It is believed that advertising manipulates the society through the products of consumer culture, and promotes a false consciousness of needs that later on becomes a way of life. Pervasive advertising and consumer culture have caused a decline in the intellectual standards of U.S. popular culture. Peoples lives today involve little thought; most facts and ideas are fed to a person by the media. Often, misleading or untrue statements are passed through different ads, and only few are noticed or complained about. This system threatens the integrity of American democracy and ideology. This media-oriented society threatens to bring about an age of ignorance as we have never seen it before. The importance of the problem of consumerism cannot be understated.
Another characteristic is that Consumer Culture is identified with private choice and private life. The next characteristic feature is that the consumer's needs are unlimited and insatiable. He argues that in the age of consumption the identities are negotiated though consumption, with which he means that we define ourselves more and more by what we consume. His last characteristic to the definition of consumer culture is that Consumer Culture represents the increasing importance of Culture in the exercise of power. Ritzer (1999) refers to the places in which consumption takes place "cathedrals of consumption." He argues that there are obvious cathedrals of consumption such as the supermarket, internet shopping or the shopping malls, but also ordinary everyday locations, which we would not associate with consumption, such as the railway station, the library or even our living room at home.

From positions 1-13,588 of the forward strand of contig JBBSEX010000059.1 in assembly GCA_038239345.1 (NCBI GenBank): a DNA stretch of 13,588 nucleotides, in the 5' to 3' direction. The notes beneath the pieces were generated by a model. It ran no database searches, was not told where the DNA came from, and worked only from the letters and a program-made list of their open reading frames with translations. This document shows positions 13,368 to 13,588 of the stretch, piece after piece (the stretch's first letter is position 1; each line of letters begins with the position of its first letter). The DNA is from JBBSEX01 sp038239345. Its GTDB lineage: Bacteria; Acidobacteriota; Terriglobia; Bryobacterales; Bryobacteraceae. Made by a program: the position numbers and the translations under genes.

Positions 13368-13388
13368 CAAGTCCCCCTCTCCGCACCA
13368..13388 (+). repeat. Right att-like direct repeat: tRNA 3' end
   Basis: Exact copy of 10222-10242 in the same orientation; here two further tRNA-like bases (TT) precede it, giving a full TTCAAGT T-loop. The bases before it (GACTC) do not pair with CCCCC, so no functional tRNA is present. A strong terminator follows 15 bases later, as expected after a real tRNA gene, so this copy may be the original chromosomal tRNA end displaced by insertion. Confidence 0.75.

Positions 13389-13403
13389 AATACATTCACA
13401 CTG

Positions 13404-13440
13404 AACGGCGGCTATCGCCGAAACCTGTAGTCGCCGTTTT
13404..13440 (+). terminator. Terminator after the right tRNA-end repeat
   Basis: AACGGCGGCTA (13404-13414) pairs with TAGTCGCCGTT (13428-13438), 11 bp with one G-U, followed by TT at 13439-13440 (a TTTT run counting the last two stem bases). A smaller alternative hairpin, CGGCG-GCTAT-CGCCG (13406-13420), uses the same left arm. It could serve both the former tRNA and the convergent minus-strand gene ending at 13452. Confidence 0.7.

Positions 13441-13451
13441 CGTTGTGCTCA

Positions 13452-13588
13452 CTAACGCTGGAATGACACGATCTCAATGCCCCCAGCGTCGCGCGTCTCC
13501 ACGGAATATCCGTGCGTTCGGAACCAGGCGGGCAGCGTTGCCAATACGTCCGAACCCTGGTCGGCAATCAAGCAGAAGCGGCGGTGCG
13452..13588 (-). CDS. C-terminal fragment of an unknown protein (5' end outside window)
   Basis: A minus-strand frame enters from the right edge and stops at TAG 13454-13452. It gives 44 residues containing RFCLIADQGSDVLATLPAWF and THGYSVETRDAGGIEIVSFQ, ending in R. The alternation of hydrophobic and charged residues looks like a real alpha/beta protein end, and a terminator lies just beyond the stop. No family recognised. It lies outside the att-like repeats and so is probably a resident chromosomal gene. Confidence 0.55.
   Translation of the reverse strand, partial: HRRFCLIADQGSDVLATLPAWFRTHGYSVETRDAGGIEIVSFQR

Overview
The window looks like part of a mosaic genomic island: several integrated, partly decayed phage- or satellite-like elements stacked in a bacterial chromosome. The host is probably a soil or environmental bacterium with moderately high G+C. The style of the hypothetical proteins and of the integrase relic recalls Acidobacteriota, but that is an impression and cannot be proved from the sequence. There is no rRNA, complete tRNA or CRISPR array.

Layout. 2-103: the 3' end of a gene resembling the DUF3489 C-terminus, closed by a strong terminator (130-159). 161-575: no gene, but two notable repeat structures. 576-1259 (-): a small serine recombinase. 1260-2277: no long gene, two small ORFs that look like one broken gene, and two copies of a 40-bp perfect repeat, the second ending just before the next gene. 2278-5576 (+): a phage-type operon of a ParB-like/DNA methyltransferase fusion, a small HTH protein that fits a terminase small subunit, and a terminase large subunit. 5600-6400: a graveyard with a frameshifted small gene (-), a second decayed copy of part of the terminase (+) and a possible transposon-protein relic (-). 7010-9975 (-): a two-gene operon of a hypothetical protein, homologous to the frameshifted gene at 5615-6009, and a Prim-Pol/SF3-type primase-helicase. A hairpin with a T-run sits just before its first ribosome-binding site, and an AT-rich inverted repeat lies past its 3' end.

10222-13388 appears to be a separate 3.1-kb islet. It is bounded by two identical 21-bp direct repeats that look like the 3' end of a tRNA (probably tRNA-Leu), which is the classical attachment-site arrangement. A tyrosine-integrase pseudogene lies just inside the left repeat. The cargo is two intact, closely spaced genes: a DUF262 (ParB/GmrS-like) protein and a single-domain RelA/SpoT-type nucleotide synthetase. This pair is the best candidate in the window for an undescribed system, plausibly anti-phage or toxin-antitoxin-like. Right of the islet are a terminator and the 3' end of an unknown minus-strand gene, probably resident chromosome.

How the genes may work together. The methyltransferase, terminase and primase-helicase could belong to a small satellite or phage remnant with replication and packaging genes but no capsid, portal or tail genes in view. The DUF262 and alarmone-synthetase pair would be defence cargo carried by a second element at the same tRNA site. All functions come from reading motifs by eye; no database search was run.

Everywhere we go we are surrounded by cathedrals of consumption which aim to entice us to consume. Once can detect three different theories, to the power of these cathedrals of consumption. Weberian theory leads to the view that the cathedrals of consumption, when taken together, create a rationalized iron cage from which it is difficult, if not impossible, to escape. This is totally commodified world in which it would be futile, or nearly so, to hope to find a space in which one is free from commercial pressure. Supportive of this view is the proliferation of the new means of consumption, especially their spread into the home, so that even one is unable to avoid opportunities and pressures to consume.
A second view, more traceable to theories of Michael Foucault (1976), is that instead of an overarching iron cage, what we have is a great number of minicages. Each cathedral of consumption is a minicage and when consumers are in one of them, they are constrained. Following Foucault's notion of the "caceral archipelago", we can think of each of the new means of consumption as an islands fortress that is part of a larger archipelago. Using this metaphor, the consumer is free to hop from island to island but on each of the island the consumer is constrained. There is a third view associated with rational choice theory.